Justin the Martyr is the focus of our devotion today, and our reading comes from A History of Western Christianity.
Those who defended the teachings of Christianity against the evil reports and misrepresentations of the pagans are known as “the apologists.” We note . . . one of them, Justin, also called Justin the Martyr (died ca. A.D. 165).
In many of his many writings Justin concerned himself with reconciling Christian teachings and Hellenic thought. Denouncing the heathen gods as demons, he acknowledged the Holy Trinity: Father, Son, and Holy Spirit. According to Justin this God is the Creator-God, and He alone is to be worshiped. Jesus Christ was begotten as the unique Son of the Father. Justin also explained Baptism, the Eucharist, and the practice of Christian worship. He asserted the high nobility of the Christian teachings and, in the face of accusations against them, extolled the Christians’ morality and their lofty standards of conduct.
How effective the apologists were we do not know. They explained the Christian truths in an appealing way and testified to Christ. One of them, for instance, wrote: “What else could have covered our sins but His [Christ’s] righteousness? In whom else could we, the lawless and the impious, be justified except in the Son of God alone?”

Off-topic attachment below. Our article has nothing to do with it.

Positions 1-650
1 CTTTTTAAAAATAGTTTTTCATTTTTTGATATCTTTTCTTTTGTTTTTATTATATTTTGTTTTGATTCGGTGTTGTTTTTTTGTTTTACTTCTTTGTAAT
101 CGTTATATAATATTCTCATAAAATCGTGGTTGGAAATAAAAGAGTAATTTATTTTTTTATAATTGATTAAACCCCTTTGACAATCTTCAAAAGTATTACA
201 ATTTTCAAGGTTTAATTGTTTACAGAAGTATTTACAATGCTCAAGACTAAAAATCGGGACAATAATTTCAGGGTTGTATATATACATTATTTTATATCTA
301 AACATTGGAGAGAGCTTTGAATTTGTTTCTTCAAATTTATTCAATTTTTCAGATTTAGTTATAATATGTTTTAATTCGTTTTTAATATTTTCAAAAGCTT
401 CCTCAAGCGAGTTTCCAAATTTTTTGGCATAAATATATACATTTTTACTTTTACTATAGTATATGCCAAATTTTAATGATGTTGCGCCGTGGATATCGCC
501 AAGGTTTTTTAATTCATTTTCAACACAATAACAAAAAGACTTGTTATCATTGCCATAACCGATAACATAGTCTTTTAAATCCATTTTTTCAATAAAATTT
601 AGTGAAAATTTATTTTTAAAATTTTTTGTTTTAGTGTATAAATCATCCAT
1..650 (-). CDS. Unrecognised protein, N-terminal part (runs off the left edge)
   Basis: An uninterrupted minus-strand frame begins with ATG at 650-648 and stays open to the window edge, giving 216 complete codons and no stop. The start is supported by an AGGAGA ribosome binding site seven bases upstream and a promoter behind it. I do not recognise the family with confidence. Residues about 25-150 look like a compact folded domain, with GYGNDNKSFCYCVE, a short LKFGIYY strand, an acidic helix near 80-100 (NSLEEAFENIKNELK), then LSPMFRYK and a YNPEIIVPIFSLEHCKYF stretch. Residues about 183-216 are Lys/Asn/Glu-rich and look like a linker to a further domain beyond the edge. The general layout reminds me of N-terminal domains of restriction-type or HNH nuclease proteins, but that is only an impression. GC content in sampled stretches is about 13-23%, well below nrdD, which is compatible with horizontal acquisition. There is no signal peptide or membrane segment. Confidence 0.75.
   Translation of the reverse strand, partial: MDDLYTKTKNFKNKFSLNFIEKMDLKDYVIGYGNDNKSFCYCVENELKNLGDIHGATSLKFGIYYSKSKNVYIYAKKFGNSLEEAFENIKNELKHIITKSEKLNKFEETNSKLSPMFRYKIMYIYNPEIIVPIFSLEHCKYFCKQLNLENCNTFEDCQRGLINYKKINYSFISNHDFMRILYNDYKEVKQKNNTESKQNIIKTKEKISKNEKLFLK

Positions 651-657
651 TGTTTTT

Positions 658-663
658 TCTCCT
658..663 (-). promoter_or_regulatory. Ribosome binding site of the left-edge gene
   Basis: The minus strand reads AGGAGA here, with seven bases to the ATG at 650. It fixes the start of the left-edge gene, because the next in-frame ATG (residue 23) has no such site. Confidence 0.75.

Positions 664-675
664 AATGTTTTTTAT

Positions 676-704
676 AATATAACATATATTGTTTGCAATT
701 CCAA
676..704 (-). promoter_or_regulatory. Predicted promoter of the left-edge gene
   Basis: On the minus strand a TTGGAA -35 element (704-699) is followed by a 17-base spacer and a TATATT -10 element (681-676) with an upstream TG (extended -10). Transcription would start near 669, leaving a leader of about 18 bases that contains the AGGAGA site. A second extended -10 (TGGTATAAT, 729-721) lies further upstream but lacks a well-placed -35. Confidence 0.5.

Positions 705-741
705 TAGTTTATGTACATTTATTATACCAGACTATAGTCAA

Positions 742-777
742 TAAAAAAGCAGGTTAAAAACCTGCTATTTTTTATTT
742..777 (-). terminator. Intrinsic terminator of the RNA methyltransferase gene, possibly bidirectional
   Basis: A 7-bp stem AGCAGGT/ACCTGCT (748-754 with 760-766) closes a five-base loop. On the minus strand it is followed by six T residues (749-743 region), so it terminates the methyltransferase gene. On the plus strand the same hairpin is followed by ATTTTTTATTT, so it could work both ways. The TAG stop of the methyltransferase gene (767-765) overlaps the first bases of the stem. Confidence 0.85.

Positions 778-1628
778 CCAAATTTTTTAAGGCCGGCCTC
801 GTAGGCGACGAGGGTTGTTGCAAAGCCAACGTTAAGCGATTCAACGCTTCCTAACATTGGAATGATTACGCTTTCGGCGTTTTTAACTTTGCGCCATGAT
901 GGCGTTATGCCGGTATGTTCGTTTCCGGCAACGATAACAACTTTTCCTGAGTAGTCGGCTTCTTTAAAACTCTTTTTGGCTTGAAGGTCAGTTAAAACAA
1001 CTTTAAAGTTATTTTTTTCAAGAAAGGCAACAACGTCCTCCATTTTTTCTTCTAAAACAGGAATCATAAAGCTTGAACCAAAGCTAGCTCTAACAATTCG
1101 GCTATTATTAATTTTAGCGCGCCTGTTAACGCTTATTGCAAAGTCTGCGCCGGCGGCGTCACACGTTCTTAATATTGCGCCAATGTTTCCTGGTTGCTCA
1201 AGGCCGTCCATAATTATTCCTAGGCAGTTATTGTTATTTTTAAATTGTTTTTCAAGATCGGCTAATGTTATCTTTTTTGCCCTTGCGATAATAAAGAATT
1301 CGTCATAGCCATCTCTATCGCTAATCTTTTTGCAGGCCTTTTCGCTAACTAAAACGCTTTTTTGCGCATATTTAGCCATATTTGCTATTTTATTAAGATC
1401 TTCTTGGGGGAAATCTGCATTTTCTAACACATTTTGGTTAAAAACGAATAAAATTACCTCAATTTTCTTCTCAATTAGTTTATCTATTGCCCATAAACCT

Devotional reading is from A History of Western Christianity, pages 13–14 © 1971 Concordia Publishing House. All rights reserved.
O blessed, holy Trinity,
Divine, eternal Unity,
O Father, Son, and Holy Ghost,
This day Your name be uppermost.
My soul and body keep from harm,
And over all extend Your arm;
Let Satan cause me no distress
Nor bring me shame and wretchedness.
The Father’s love shield me this day;
The Son’s pure wisdom cheer my way;
The Holy Spirit’s joy and light
Drive from my heart the shades of night.
My Maker, hold me in Your hand;
O Christ, forgiven let me stand;
Blest Comforter, do not depart;
With faith and love enrich my heart.
Lord, bless and keep me as Your own;
Lord, look in kindness from Your throne;
Lord, shine unfailing peace on me
By grace surrounded; set me free.
Hymn text is from LSB 876.